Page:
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After Banning Gas Cars, California Tells EV Drivers to Hold Back on Charging

California says you should try to avoid charging your EV this weekend.

Last week, regulators in the state of California successfully voted to restrict (and, eventually, ban) the consumer sale of new gasoline cars by 2035, with interim targets to phase these cars out. We’re on board with that — but there’s plenty of work to be done between now and then, as evidenced by the fact that the state is now asking EV drivers to restrict their charging needs ahead of the long Labor Day weekend.

California’s Independent System Operator (ISO) issued a Flex Alert notice, calling for EV drivers to have a day of “voluntary electric conservation,” and suggests that Californians charge their electric vehicles before 4 PM — a situation that seems to really only befeasible for those who work at home or have access to workplace charging, as GreenCarReports’ editor, Bengt Halvorson points out. “There was no particular outage or technical reason for the alert, the California operator explained—simply that it’s hot,” writes Bengt, “and electricity demand is up due to air conditioning use.”

This is the third consecutive day of “voluntary” conservation advised by the ISO this week, and the fact that it also happens to be a day that many EV drivers probably expected to be able to make use of a DC fast charger on the way out of town for the long weekend just highlights the fact that there’s a lot of infrastructure work still to be done … but— hey, that’s what all that NEVI money is literally for!

ICE Ban is Still the Right Way

Members of the Colombia delegation mingle with NREL program managers while visiting the campus parking garage to learn about electric vehicle charging infrastructure.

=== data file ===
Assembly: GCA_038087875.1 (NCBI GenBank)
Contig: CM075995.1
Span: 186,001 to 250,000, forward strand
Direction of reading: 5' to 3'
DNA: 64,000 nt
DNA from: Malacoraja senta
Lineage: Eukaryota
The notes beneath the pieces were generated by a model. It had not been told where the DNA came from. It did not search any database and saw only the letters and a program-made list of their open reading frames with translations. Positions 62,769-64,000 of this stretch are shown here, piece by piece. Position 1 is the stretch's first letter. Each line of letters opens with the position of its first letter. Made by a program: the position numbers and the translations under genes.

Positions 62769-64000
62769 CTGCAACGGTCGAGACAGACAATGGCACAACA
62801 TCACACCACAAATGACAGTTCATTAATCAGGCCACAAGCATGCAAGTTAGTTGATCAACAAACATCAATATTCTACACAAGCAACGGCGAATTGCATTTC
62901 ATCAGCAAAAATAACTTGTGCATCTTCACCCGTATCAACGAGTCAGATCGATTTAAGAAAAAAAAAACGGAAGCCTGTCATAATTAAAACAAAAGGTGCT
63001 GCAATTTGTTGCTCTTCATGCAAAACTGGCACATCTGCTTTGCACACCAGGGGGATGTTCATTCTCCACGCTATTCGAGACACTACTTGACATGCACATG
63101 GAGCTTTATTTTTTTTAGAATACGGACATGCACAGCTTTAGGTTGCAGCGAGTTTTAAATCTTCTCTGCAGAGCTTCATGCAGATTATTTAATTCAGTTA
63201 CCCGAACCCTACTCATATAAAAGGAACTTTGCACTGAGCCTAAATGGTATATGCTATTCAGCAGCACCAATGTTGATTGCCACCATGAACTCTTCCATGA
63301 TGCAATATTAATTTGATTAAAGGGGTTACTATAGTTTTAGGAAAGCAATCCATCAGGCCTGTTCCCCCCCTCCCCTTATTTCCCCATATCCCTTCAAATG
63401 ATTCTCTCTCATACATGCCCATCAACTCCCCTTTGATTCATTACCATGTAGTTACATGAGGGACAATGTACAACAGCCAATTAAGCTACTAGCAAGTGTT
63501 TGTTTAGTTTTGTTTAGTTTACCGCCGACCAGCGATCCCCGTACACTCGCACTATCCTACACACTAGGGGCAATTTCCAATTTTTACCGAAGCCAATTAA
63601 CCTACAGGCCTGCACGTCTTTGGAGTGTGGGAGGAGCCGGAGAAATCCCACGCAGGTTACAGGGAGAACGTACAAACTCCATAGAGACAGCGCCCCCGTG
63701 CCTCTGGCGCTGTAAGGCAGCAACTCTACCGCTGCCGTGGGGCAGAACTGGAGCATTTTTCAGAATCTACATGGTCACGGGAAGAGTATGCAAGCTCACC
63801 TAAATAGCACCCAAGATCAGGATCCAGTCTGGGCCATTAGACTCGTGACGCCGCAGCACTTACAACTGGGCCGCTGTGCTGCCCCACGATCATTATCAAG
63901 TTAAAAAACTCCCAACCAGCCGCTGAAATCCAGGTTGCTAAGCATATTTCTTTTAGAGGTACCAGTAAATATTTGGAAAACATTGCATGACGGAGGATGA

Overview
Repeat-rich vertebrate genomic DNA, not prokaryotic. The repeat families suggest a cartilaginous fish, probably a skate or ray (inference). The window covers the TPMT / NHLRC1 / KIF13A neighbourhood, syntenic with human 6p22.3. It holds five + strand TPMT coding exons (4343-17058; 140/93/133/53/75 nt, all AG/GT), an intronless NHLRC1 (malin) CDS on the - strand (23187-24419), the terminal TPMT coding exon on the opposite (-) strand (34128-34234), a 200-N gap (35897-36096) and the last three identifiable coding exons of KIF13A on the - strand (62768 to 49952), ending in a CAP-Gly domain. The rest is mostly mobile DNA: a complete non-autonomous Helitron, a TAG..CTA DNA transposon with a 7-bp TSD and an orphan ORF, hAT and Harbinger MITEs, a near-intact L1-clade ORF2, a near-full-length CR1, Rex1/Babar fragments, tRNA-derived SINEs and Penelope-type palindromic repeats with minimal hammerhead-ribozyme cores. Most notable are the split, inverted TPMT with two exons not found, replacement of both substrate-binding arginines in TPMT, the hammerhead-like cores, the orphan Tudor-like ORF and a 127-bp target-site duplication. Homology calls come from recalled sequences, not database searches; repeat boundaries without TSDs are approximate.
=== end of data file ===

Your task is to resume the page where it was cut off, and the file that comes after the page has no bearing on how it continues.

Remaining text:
That 2035 “ban” was issued by the California Air Resources Board (CARB), with the goal of radically curbing the state’s greenhouse gas emissions. The new rule sets interim targets for carmakers, including that 35% of new passenger vehicles sold by 2026 must produce zero emissions. That requirement increases to 68% by 2030 and then 100% by 2035. Another quota allows that 20% of zero-emission cars could be plug-in hybrids.

According to state regulators, the new rule should cut greenhouse gas emissions from passenger vehicles by more than 50% in 2040 from the levels that were expected without the policy. That equates to eliminating roughly 395 million metric tons of greenhouse gas emissions over that time period, said Liane Randolph, chairwoman of CARB.

What do you guys think — is this warning from the ISO going to feed the trolls, as it were, or is this just going to be part of the new reality of widespread EV adoption? Scroll on down to the comments and let us know!

 

Sources: via California ISO, via GreenCarReports.

 
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I've been involved in motorsports and tuning since 1997, and have been a part of the Important Media Network since 2008. You can find me here, working on my Volvo fansite, riding a motorcycle around Chicago, or chasing my kids around Oak Park.

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